In addition to this particular receptor, the researchers have also identified about 30 other proteins that may play a role in how the influenza A virus enter the cells. Although it is likely that the virus uses a combination involving other receptors to infect cells, further research is needed to clarify these mechanisms.

“Although we are still far from a clinical application, blocking the transferrin receptor 1 could become a promising strategy for treating influenza virus infections in humans and potentially in animals,” the authors concluded.

The study is published in the journal Proceedings of the National Academy of Sciences.

More about the influenza virus 

Influenza is a highly contagious viral infection that primarily spreads through the upper and/or lower respiratory tract. It is more commonly known as the flu. The influenza viruses are members of the Orthomyxoviridae family and are categorized into four types: A, B, C, and D.

Flu types

Influenza A viruses are the most virulent human pathogens among the four influenza types and cause the most severe disease. The influenza A virus can be broken down into different subtypes based on the chemical structure of hemagglutinin (H) and neuraminidase (N) proteins on their surface. For instance, H1N1 and H3N2 are subtypes of influenza viruses that have caused human pandemics.

Influenza B viruses are not divided into subtypes, but can be broken down into lineages and strains. Currently circulating influenza B viruses belong to one of two lineages: B/Yamagata and B/Victoria. Influenza B is less common but can still cause outbreaks of seasonal flu.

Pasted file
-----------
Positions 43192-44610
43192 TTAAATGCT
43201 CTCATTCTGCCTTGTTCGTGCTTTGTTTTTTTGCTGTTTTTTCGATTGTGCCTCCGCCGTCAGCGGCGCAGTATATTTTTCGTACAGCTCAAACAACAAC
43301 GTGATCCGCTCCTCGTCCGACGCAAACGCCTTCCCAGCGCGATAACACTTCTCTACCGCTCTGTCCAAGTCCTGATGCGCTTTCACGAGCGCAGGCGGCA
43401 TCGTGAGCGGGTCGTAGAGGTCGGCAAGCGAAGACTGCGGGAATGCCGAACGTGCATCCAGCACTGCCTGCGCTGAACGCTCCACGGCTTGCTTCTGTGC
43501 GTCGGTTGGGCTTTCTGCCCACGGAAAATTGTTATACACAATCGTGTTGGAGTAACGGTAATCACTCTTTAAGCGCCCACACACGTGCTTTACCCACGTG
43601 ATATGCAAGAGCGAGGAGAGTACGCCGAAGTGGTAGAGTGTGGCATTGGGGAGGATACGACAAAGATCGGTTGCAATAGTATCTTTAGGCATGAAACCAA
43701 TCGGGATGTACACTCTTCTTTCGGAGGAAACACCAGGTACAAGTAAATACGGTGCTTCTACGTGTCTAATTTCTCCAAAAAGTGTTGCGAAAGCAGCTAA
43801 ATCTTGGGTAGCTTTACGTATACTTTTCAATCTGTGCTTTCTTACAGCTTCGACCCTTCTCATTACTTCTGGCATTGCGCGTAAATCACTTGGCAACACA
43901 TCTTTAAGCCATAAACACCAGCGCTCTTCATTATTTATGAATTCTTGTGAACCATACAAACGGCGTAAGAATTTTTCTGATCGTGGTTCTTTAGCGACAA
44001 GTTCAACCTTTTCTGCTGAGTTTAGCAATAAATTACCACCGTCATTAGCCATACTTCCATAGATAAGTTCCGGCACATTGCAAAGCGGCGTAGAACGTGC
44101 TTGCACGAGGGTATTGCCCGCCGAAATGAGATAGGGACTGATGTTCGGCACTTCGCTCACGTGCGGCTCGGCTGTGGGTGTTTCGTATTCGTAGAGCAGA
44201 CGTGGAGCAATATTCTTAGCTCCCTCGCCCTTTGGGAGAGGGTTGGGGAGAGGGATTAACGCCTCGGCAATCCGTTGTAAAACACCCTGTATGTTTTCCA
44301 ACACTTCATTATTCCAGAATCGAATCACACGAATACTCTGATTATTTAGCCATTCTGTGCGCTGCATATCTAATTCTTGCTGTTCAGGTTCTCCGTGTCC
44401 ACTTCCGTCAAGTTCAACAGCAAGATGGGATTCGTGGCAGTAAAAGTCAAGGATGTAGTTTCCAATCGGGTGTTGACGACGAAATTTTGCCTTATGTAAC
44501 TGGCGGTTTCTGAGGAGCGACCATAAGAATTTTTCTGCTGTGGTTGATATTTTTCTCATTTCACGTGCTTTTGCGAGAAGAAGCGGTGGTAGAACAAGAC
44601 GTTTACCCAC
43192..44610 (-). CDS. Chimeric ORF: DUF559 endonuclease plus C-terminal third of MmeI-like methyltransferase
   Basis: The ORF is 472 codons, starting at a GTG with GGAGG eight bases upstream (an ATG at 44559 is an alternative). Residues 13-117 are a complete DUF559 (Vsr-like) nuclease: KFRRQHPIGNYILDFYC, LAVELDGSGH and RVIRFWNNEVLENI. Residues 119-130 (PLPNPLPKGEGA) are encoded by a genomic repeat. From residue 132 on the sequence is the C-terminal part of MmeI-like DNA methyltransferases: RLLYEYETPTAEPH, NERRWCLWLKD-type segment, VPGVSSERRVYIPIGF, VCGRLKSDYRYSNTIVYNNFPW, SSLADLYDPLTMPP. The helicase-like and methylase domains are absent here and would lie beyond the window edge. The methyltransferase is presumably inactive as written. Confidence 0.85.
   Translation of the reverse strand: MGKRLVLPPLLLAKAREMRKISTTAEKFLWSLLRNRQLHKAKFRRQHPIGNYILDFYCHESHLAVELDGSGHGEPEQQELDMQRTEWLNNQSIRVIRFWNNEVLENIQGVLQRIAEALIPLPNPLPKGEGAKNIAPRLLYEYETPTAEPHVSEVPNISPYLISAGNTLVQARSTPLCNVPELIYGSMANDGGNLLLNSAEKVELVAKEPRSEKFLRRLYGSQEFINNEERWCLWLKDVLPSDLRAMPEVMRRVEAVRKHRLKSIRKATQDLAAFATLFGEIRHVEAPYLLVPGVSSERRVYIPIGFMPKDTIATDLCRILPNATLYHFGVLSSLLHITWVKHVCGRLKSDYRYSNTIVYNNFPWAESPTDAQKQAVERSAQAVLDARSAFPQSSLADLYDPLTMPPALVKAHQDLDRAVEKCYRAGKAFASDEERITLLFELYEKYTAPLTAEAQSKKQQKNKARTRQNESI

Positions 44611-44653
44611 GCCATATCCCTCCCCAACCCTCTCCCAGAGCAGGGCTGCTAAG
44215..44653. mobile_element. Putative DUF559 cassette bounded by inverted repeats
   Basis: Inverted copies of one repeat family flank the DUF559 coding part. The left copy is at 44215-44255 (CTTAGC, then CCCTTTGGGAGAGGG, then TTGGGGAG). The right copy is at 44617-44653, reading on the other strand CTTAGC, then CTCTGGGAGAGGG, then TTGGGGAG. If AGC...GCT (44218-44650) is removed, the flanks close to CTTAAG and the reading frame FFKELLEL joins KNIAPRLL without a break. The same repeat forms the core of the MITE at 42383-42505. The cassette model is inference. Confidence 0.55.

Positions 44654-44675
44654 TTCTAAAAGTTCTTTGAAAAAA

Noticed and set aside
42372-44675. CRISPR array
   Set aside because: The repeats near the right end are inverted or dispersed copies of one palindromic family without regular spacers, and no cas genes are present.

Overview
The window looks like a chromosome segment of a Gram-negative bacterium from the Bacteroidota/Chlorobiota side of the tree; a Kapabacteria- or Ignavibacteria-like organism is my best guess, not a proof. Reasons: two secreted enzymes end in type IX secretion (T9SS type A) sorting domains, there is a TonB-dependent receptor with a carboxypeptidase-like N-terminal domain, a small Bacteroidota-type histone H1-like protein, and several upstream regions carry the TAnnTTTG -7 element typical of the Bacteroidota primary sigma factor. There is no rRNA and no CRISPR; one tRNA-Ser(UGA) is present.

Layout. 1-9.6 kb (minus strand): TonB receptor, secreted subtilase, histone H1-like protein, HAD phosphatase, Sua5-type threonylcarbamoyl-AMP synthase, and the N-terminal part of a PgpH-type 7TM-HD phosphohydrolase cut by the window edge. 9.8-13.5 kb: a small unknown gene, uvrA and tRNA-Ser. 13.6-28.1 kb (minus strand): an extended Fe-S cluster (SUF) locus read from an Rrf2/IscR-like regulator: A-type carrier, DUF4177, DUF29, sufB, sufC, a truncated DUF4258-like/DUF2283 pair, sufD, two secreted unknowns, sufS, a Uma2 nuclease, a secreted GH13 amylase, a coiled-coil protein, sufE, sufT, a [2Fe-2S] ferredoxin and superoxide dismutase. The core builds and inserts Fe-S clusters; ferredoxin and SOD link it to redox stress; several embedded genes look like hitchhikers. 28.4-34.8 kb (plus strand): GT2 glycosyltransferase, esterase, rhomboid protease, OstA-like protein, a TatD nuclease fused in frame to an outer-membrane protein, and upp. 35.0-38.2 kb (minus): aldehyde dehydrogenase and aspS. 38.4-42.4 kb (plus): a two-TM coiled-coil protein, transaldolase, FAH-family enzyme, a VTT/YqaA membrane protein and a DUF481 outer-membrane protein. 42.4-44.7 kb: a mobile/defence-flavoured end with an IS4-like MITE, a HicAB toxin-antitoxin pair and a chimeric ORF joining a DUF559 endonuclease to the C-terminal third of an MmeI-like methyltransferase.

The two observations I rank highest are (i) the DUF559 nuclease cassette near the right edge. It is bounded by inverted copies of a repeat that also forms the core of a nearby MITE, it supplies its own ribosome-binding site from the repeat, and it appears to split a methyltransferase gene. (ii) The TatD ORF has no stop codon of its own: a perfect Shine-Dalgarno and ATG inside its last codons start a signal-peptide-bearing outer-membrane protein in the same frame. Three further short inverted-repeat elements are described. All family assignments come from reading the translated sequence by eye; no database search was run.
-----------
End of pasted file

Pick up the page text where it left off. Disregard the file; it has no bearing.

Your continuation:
Influenza C viruses cause only mild respiratory illness, or no symptoms at all, so they do not cause epidemics or pandemics. Influenza D viruses primarily affect cattle and are not known to infect or cause illness in people.

Flu viruses can change through a process called antigenic drift and shift. Antigenic drift happens gradually over time as the virus makes small changes to its genetic composition, while antigenic shift is an abrupt, major change to the influenza A viruses, resulting in new hemagglutinin and/or new neuraminidase proteins.

Symptoms of infection 

Influenza is characterized by sudden onset of high fever, aching muscles, headache, severe malaise, non-productive cough, sore throat, and rhinitis. Most people recover from fever and other symptoms within a week without requiring medical attention. But influenza can cause severe illness or death in high-risk populations such as the very young, elderly, and individuals with certain chronic health conditions.

Flu vaccination

Vaccination is the most effective way to prevent infection and severe outcomes caused by influenza viruses. Antiviral drugs are also available and can make your illness milder and make you feel better faster. They can also prevent serious flu complications.

Despite the availability of vaccines, the flu virus remains a major public health concern, largely due to its ability to change and mutate over time. Scientists are actively researching ways to develop a universal flu vaccine that would protect against all strains of the virus.


By Andrei Ionescu, Staff Writer